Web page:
11-28-2007, 10:56 PM
Originally Posted by Oistrakh
^what "speeds up" your computer then, that you can easily upgrade?
A computer's actual speed
is based mainly on the processor and the hard drive. If you have a system where these things are upgradeable, then you will notice an actual
increase. For most of your average tasks though, this increase would be almost unnoticeable with the exception that they would load up faster. You wouldn't really see the dramatic difference until you used applications that are processor intensive. Things like games, or other high data-crunching apps.
Otherwise, the 200Mhz to 400Mhz boost really isn't a huge deal.
A faster hard disk would speed up the VMM when using the swap file.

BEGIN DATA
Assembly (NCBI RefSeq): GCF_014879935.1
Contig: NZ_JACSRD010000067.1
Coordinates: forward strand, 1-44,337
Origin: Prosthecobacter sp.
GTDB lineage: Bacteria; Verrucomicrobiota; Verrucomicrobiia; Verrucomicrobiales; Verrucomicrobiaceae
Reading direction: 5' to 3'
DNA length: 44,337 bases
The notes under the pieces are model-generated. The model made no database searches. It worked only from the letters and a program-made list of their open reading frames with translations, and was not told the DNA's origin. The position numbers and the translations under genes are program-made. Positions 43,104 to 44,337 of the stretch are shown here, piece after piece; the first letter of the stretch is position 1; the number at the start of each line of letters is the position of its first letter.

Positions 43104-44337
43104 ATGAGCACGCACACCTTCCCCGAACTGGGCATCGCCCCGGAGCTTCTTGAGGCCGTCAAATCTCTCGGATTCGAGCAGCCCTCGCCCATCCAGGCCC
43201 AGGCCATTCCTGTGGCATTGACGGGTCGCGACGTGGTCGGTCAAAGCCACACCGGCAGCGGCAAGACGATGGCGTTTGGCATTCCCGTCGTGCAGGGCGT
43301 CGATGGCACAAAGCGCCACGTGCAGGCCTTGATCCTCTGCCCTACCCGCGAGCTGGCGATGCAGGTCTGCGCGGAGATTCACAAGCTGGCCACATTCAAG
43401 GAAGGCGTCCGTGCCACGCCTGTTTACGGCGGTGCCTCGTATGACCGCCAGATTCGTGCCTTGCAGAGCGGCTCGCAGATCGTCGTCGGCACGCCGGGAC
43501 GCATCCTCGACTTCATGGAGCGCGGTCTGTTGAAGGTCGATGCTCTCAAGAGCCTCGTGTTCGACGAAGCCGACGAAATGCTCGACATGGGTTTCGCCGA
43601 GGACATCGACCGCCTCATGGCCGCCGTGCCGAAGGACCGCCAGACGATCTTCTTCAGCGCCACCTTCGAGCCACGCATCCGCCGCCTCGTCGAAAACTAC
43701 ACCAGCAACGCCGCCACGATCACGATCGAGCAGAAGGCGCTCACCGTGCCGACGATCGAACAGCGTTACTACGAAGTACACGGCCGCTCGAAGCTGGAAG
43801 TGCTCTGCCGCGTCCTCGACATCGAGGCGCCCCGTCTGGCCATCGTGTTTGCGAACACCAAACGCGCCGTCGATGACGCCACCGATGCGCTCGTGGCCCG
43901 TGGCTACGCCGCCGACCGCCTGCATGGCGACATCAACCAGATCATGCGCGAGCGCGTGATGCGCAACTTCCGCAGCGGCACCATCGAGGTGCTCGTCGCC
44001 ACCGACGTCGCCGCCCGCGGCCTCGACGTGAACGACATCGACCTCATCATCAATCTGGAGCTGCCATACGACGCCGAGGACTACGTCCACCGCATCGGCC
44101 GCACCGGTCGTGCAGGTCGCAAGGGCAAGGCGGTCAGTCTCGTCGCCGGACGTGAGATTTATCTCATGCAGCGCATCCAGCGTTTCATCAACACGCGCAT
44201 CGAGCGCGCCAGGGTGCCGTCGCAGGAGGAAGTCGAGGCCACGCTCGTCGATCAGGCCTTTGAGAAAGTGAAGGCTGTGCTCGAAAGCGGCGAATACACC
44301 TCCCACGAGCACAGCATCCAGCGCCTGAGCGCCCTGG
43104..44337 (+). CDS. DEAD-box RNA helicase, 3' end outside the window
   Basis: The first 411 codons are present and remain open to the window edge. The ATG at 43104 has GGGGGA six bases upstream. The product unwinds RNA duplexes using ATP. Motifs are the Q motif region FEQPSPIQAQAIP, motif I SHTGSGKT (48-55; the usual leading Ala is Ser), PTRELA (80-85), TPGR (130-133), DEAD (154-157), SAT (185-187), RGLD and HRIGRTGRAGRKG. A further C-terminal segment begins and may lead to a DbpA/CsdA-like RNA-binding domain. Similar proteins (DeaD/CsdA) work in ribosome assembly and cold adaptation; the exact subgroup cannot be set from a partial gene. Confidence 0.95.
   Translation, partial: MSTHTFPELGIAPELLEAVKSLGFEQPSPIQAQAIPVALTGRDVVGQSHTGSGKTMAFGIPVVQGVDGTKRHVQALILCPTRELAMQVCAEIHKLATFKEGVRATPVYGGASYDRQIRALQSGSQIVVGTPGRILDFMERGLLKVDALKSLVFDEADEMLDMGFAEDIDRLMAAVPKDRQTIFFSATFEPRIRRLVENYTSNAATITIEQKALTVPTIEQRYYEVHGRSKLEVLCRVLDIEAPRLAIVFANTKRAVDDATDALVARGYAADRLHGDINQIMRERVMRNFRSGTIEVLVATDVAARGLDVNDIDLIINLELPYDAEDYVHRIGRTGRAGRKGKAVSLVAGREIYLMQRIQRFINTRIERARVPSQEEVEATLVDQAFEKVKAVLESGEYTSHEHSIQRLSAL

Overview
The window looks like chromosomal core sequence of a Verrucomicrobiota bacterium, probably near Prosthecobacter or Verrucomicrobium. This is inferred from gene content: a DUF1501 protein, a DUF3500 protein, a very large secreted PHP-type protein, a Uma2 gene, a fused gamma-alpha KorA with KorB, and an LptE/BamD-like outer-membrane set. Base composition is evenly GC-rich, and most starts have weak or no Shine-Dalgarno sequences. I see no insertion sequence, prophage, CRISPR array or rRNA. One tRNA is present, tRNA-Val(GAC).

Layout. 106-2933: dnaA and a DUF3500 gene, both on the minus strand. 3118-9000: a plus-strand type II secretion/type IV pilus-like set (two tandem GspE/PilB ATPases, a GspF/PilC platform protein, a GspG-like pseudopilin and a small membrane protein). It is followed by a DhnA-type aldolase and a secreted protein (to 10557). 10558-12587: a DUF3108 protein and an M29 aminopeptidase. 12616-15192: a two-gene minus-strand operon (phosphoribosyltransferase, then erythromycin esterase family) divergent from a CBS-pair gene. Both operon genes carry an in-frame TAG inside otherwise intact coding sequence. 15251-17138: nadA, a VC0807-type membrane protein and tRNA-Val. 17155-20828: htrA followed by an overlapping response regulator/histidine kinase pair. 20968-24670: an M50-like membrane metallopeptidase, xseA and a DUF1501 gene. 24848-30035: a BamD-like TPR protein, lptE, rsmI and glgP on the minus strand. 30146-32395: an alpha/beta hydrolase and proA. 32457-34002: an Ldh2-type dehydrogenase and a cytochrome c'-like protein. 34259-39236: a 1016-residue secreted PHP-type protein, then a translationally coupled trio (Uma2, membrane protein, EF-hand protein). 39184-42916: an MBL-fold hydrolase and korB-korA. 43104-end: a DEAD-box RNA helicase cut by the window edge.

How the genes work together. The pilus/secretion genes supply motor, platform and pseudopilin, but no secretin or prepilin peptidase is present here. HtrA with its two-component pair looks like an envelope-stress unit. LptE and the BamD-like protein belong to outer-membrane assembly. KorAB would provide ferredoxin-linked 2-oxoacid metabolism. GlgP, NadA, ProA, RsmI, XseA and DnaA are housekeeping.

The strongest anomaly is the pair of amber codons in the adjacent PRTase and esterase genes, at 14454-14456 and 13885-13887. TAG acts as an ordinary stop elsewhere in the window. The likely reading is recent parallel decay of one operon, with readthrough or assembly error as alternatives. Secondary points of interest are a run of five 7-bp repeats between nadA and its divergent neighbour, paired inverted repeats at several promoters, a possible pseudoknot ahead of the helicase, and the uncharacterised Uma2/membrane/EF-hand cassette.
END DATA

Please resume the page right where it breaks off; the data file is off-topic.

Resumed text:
Those things add real speed, but for the average user, they are overkill.
Don't get me wrong with my last post, adding RAM isn't a bad thing. A computer that operates more efficiently (due to added RAM) is in many ways better than a true "speed demon". It all depends on what you plan on using the computer for.
Generally speaking, if your choice was between a 2.2 Ghz or a 2.6 Ghz processor, then go for the slower processor and boost your RAM.
Significant enough that I was considering selling or returning the machine when I bought it (with 2GB) because it was a slug compared to a fresh install of XPSP2 on my desktop (C2D E6600/2GB DDR400 on an i865/6800GT)
You are comparing similar hardware setups, yet two very different operating systems. They each use the hardware in unique ways and how efficiently or fast they run on a certain set of hardware will vary greatly. You really cannot compare the "speed" of OS X to the "speed" of Windows when the hardware is similar. OS X is a bit more of a memory hog than Windows. Granted it handles the RAM more efficiently, it just tends to use a little more of it for some tasks. As you stated, it all depends on how the user utilizes his machine.